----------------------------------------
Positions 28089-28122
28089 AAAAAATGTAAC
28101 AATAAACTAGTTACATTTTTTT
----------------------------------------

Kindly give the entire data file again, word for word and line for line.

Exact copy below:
Positions 28089-28122
28089 AAAAAATGTAAC
28101 AATAAACTAGTTACATTTTTTT